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Written by Rizki Noor Hidayat Wijayaź   
Tuesday, 30 November 1999

Using OpenMCL under Darwin and MacOS X

Most of the documentation and whatever experience you may have in using OpenMCL under LinuxPPC should apply to using it under Darwin/ MacOS X. There are some differences between the platforms, and these differences are sometimes exposed in the implementation.

FASL file segregation

99% of the compiled lisp code in the two implementations is identical. Since both implementations target the PowerPC, this shouldn t be too surprising.

The other 1% - code which deals with foreign functions or data or which deals directly with the operating system - is very different but superficially similar. The effects of running such code compiled for the wrong platform range for harmless to catastrophic.

During bootstrapping, the 1% proved troublesome enough that it seemed wise to strictly separate the two implementations. FASL have different file types (.dfsl for Darwin, .pfsl for LinuxPPC) and contain different identifying information; it s not possible to successfully load FASL files compiled for one implementation into the other.

I think that it s wise to maintain this distinction; I spent a lot less time recompiling the 99% of on-troublesome code than I d been spending tracking down bugs caused by the other 1%.

File-system case

Darwin and MacOS X use HFS+ file systems by default; HFS+ file systems are case-insensitive. Most of OpenMCL s filesystem and pathname code assumes that the underlying filesystem is case-sensitive; this assumption extends to functions like EQUAL, which assumes that #pFOO and #pfoo denote different, un-EQUAL filenames. Since Darwin/MacOS X can also use UFS and NFS filesystems, the opposite assumption would be no more correct than the one that s currently made.

Whatever the best solution to this problem turns out to be, there are some practical considerations. Doing:

? (save-application DPPCCL)

has the unfortunate side-effect of trying to overwrite the Darwin OpenMCL kernel, dppccl, on a case-insensitive filesystem. To work around this, the Darwin OpenMCL kernel expects the default heap image file name to be the kernel s own filename with the string .image appended, so the idiom would be:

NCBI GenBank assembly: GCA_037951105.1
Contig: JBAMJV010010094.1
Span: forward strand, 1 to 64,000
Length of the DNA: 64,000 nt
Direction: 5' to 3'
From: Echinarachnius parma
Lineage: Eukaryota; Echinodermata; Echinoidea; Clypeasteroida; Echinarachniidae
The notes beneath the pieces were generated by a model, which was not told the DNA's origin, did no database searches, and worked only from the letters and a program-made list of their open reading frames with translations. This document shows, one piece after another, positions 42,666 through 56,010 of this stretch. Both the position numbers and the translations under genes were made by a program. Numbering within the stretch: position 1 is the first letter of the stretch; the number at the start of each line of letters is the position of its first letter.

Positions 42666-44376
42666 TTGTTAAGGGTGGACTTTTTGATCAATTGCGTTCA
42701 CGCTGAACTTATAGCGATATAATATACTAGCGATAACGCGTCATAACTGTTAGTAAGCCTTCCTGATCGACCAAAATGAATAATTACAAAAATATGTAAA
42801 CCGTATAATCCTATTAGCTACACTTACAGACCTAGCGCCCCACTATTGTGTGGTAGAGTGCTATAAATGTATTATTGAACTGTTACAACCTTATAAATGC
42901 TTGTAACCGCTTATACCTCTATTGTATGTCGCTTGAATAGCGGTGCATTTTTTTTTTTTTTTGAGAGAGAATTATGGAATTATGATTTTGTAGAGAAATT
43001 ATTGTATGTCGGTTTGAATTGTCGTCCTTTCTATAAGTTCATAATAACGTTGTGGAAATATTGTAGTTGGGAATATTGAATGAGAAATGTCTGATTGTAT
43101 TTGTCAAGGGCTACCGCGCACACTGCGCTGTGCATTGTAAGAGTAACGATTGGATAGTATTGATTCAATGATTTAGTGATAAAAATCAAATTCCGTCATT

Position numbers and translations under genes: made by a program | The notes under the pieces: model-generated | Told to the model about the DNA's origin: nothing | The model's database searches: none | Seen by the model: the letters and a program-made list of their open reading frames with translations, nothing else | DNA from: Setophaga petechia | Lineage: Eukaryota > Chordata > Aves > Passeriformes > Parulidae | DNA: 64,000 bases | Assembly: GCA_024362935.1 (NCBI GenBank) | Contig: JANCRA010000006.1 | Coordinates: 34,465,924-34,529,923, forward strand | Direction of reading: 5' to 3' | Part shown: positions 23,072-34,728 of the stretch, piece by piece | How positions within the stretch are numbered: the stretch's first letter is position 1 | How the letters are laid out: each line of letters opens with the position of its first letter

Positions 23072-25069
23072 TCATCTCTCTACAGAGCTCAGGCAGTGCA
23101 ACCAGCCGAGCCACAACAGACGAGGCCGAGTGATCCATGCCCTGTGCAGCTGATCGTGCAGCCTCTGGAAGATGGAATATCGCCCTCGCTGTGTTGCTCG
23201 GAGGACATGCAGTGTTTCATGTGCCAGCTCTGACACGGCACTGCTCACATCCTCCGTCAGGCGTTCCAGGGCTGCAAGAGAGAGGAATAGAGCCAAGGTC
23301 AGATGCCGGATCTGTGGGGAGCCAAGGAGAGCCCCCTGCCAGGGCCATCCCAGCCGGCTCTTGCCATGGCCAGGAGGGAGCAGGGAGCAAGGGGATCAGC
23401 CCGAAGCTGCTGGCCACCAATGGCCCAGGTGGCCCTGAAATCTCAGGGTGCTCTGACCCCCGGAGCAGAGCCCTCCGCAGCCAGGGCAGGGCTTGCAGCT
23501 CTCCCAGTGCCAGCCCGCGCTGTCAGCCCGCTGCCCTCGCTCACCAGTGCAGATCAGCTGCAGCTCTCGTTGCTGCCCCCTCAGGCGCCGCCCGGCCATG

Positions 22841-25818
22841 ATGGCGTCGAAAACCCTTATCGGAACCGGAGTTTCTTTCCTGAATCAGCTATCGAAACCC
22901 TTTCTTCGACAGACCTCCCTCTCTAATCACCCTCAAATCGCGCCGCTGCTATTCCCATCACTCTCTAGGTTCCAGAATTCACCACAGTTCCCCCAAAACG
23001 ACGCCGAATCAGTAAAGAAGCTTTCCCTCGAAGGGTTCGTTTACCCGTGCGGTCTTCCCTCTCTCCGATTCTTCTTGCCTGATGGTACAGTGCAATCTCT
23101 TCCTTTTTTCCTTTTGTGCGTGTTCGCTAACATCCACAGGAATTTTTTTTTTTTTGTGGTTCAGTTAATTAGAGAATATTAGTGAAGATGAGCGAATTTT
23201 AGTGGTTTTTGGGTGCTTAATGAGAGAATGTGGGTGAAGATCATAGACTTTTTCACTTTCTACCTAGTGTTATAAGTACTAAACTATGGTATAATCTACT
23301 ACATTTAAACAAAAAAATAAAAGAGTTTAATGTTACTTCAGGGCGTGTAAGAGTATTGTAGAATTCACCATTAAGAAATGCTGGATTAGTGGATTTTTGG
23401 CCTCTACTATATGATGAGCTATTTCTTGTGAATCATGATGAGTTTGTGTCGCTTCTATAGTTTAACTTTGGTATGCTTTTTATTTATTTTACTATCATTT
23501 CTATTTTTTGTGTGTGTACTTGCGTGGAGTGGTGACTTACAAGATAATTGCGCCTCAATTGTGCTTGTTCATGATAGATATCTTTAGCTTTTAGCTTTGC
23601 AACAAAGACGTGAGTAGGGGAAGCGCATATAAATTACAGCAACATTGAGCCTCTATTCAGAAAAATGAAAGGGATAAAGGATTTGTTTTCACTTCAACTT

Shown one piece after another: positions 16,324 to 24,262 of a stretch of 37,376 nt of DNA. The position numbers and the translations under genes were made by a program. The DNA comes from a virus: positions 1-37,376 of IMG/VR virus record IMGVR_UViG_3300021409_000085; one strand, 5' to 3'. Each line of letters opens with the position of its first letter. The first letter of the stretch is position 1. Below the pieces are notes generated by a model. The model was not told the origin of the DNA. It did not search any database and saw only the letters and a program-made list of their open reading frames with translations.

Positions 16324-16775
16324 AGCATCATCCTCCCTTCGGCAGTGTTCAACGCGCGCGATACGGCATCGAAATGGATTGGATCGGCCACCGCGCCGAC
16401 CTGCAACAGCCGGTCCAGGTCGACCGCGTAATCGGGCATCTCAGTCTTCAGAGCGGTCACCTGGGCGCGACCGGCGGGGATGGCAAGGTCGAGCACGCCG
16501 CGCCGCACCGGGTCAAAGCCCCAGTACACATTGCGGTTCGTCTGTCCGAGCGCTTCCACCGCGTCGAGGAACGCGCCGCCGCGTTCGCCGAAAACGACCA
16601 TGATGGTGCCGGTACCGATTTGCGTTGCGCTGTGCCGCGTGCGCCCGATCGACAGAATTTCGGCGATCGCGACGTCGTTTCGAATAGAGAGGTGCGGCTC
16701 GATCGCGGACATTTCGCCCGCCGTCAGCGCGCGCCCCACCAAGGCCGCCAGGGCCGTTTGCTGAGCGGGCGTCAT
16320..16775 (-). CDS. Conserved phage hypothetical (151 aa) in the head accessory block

? (save-application dppccl.image)

Single-precision trig & transcendental functions

Despite what Darwin s man pages say, its math library doen t implement single-precision variants of the transcendental and trig functions (#_sinf, #_atanf, etc.) OpenMCL works around this by coercing single-precision args to double-precision, calling the double-precision version of the math library function, and coercing the result back to a SINGLE-FLOAT. These steps can introduce rounding errors (and potentially overflow conditions) that might not be present or as severe if true 32-bit variants were available.

Shared libraries

Darwin/MacOS X distinguishes between shared libraries and undles or extensions; Linux doesn t. In Darwin, shared libraries have the file type dyld : the expectation is that this class of file is linked against when executable files are created and loaded by the OS when the executable is launched. The latter class - undles/extensions - are expected to be loaded into and unloaded from a running application, via a mechanism like the one used by OpenMCL s OPEN-SHARED-LIBRARY function.

OpenMCL wants to treat all shared libs as if they were undles; this is presumably possible, but none of it s implemented under OpenMCL 0.10. Ideally, whatever gets implemented will hide the distinction as much as possible, but it may not be possible to hide it completely.

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Last Updated ( Tuesday, 03 April 2007 )